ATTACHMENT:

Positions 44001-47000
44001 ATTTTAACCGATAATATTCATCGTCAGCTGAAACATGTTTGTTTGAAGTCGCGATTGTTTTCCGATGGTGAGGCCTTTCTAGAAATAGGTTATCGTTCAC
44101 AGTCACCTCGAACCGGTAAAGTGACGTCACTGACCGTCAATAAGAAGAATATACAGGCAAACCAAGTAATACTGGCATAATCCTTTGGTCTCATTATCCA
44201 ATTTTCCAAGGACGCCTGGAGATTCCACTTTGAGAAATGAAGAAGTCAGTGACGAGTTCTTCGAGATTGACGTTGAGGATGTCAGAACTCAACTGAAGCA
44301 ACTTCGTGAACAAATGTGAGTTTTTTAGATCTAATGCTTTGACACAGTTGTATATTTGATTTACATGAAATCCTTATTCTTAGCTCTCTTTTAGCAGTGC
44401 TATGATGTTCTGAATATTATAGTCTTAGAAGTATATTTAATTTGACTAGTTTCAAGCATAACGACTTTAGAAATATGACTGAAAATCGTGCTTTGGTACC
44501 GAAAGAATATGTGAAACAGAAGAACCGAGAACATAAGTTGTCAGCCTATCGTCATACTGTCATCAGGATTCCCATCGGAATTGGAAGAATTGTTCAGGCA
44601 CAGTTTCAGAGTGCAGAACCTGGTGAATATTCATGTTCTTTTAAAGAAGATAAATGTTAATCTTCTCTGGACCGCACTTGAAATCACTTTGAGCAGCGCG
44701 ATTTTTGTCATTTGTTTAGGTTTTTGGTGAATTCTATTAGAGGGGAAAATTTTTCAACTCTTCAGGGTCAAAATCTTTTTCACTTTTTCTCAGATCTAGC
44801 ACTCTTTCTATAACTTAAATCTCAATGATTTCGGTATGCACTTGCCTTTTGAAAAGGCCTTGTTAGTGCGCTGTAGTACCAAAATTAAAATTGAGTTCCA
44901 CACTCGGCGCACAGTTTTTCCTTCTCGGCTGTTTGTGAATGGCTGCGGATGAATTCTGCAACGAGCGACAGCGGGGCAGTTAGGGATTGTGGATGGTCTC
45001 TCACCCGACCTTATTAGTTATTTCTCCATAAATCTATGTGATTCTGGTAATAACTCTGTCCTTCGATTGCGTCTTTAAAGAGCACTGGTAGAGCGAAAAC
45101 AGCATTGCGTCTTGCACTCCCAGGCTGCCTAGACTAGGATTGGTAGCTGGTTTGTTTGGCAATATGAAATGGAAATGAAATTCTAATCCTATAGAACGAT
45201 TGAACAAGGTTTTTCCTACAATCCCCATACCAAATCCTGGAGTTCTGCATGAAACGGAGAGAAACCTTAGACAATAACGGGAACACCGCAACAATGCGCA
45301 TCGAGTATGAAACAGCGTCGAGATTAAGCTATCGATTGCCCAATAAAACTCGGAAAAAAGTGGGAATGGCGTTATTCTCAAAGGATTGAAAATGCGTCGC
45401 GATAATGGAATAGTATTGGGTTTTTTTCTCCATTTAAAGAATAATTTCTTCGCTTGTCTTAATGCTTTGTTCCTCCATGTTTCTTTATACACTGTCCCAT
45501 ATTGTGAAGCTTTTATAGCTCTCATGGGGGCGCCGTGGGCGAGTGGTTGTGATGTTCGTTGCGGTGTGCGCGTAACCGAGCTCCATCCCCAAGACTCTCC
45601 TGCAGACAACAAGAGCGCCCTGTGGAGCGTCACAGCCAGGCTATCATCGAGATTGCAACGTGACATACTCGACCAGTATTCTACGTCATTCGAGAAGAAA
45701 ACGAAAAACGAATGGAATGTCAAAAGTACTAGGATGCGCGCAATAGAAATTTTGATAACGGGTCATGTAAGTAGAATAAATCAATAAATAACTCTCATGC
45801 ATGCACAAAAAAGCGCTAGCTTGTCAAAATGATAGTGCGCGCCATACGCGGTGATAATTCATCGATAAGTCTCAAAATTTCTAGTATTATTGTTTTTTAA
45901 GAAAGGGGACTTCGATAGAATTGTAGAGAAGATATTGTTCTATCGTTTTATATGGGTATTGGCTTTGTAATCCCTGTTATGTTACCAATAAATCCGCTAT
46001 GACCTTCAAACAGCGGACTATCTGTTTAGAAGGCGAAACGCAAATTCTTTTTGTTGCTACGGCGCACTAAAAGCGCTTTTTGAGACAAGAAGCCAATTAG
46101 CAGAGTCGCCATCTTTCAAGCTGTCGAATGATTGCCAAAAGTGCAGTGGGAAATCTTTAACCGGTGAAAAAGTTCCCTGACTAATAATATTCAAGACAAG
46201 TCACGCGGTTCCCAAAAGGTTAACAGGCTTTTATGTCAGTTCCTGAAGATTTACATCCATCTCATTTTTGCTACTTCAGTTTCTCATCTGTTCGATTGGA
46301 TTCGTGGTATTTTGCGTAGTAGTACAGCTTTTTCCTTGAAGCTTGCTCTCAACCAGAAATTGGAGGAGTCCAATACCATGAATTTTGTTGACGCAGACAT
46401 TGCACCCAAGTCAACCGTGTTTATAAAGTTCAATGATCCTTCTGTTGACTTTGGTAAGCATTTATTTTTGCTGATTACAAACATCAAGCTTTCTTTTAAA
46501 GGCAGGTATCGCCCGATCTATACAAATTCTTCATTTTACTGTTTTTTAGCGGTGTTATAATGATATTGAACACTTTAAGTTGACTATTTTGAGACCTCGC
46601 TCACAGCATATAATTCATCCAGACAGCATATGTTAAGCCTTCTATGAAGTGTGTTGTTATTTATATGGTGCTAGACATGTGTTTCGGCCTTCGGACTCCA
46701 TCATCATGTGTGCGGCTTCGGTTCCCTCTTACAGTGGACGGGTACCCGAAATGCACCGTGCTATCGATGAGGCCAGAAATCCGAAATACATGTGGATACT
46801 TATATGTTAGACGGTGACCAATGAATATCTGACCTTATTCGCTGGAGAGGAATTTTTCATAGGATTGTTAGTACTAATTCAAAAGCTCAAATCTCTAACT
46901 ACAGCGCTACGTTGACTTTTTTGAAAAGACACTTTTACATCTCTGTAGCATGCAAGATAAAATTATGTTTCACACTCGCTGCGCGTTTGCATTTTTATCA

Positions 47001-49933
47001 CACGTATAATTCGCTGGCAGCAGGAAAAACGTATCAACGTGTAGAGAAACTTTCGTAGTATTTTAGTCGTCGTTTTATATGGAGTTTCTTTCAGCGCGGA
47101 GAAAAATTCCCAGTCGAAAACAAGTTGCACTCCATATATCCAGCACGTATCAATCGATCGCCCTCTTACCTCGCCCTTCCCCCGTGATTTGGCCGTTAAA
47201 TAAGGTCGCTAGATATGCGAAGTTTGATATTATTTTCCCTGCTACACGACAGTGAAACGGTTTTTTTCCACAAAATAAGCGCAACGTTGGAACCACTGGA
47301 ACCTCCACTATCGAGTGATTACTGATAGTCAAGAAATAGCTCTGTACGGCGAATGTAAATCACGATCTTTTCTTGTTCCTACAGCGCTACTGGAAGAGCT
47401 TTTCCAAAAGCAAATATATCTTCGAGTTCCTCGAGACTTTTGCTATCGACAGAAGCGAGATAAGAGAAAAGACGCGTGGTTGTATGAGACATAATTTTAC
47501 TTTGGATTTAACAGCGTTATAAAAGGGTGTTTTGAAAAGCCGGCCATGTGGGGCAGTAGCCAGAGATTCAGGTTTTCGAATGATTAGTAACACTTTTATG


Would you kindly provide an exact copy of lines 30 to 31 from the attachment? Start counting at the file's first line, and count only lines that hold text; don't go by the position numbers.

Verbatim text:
46801 TATATGTTAGACGGTGACCAATGAATATCTGACCTTATTCGCTGGAGAGGAATTTTTCATAGGATTGTTAGTACTAATTCAAAAGCTCAAATCTCTAACT
46901 ACAGCGCTACGTTGACTTTTTTGAAAAGACACTTTTACATCTCTGTAGCATGCAAGATAAAATTATGTTTCACACTCGCTGCGCGTTTGCATTTTTATCA